Angiography is a method of studying the vascular system of the brain and spinal cord by injecting a contrast agent into the arteries that supply blood to the brain. First proposed by Monica in 1927, but widespread use in clinical practice began only in the 1940s.
Improvement of X-ray equipment, creation of intravascular catheter systems, the appearance of X-ray and new radiopaque preparations made it possible to pass to isolated contrasting of basins of first trunk and then intracranial arteries. It became possible to perform selective angiography, a method in which a catheter after puncture and catheterization of a large artery (usually femur) is carried out under fluoroscopic X-ray control in a certain vascular pool of the brain (selective angiography) or a separate vessel (super selective angiography), after which the contrast is intraarterially administered substance with a serial shooting of the skull in the appropriate projection. Modern angiographic installations are television systems in which the registration of an X-ray beam is performed using an electron-optical converter and a television camera or position-charge system. The recorded video signals are digitized at high resolution, and the computer performs the mathematical processing of the entire series of digital images, consisting in subtracting from each serial image the so-called mask - the first image in the series obtained before the introduction of the contrast preparation. After subtracting the "mask" in the images, only the contours of the vessels filled with contrast medium remain as it passes through the vascular system. Bone structures are practically not visible. This method was called "digital subtraction angiography."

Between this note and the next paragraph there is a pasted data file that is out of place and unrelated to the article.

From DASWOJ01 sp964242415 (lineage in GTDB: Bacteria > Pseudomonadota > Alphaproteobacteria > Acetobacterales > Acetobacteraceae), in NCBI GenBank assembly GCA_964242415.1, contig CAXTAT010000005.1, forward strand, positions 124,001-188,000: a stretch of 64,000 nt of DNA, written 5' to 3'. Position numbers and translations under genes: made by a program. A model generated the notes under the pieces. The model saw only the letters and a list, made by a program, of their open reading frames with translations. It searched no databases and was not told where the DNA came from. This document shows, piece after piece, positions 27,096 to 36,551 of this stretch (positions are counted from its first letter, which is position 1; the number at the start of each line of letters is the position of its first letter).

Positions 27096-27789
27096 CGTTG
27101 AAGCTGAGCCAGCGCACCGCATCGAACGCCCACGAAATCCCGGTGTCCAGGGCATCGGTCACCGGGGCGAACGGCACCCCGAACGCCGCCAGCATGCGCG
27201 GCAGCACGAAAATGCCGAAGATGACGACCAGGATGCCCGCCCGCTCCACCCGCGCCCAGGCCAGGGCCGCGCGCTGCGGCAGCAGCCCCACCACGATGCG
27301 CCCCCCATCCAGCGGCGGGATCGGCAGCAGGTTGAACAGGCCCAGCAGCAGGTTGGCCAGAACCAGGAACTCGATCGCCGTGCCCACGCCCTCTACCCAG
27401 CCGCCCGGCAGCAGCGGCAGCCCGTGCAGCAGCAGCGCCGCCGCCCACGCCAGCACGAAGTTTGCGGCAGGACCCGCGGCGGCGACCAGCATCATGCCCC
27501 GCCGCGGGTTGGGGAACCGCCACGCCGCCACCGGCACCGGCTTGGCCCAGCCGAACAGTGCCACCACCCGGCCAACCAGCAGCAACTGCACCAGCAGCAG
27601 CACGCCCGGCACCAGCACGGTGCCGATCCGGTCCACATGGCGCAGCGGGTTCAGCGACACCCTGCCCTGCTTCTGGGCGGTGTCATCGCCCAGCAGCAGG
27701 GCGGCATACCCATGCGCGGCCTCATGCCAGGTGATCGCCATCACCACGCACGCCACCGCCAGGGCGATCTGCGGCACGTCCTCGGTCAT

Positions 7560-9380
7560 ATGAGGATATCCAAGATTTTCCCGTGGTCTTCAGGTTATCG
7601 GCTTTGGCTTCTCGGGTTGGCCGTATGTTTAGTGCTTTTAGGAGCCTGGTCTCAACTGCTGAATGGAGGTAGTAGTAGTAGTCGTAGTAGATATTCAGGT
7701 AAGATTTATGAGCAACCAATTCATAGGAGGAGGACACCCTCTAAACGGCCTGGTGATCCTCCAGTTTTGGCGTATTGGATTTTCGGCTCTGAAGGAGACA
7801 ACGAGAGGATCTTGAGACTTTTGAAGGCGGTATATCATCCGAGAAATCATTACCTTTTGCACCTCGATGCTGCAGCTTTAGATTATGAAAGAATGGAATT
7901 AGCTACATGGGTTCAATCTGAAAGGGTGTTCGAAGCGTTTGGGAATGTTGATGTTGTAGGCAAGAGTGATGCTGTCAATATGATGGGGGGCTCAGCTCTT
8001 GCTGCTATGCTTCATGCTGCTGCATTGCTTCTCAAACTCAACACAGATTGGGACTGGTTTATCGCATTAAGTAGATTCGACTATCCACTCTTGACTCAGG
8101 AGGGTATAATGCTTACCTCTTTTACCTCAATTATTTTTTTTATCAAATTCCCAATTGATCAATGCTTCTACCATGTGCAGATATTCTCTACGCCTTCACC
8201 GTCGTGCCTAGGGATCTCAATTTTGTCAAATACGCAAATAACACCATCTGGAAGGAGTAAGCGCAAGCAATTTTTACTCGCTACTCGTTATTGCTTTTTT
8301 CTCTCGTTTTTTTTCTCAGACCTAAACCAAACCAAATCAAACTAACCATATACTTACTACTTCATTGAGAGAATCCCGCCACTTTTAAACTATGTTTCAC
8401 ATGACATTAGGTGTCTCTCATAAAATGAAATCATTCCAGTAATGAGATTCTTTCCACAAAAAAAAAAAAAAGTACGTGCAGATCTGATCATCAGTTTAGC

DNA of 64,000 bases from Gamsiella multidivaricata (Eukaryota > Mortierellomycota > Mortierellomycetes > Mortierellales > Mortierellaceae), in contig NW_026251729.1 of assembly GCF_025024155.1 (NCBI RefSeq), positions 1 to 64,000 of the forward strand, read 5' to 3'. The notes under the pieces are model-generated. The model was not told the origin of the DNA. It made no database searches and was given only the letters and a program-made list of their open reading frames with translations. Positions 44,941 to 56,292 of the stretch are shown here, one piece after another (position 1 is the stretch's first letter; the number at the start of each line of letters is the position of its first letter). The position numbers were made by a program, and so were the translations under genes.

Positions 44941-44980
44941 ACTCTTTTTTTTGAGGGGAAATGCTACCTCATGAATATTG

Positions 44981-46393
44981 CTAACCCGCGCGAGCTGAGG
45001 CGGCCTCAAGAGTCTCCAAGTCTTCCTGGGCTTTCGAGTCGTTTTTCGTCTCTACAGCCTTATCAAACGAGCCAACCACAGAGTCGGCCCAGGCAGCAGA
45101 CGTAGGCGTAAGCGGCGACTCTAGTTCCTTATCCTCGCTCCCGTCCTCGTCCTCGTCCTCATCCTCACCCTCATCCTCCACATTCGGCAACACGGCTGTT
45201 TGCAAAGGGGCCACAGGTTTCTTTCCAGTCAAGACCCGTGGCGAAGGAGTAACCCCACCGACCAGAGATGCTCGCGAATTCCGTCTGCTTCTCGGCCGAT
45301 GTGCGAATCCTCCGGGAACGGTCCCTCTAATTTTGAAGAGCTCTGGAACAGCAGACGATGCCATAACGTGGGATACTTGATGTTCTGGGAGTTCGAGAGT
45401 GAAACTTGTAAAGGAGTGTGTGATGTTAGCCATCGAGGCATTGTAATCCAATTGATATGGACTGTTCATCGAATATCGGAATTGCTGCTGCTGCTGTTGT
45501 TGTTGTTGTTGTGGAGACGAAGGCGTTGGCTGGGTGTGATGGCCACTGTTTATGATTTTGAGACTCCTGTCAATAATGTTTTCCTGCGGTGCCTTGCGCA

Currently, cerebral angiography is used mainly in cases of suspected arterial or arteriovenous cerebral aneurysms, as a method of preoperative diagnosis and postoperative control, as well as in determining thrombosis or stenosis of the main vessels on the neck. It is still important to use cerebral angiography in determining blood supply sources and relationships with large arteries of various brain tumors, primarily located basally on the base of the skull, which allows planning for surgical access and removal volume (meningiomas, pituitary adenomas, etc.). In a number of indications to digital subtraction angiography, there remains the planning of radiation therapy for small arteriovenous malformations.
New opportunities in visualization of the vascular pathology of the central nervous system opened with the introduction of clinical methods of ZD reconstruction. It became possible to combine high resolution angiography and the construction of three-dimensional models of cerebral vessels.
The method of digital subtraction angiography underlies interventional endovasal methods of treatment of vascular diseases of the brain and spinal cord, which in neurosurgery is considered to be minimally invasive. This direction is currently allocated in a separate specialty - interventional neuroendology.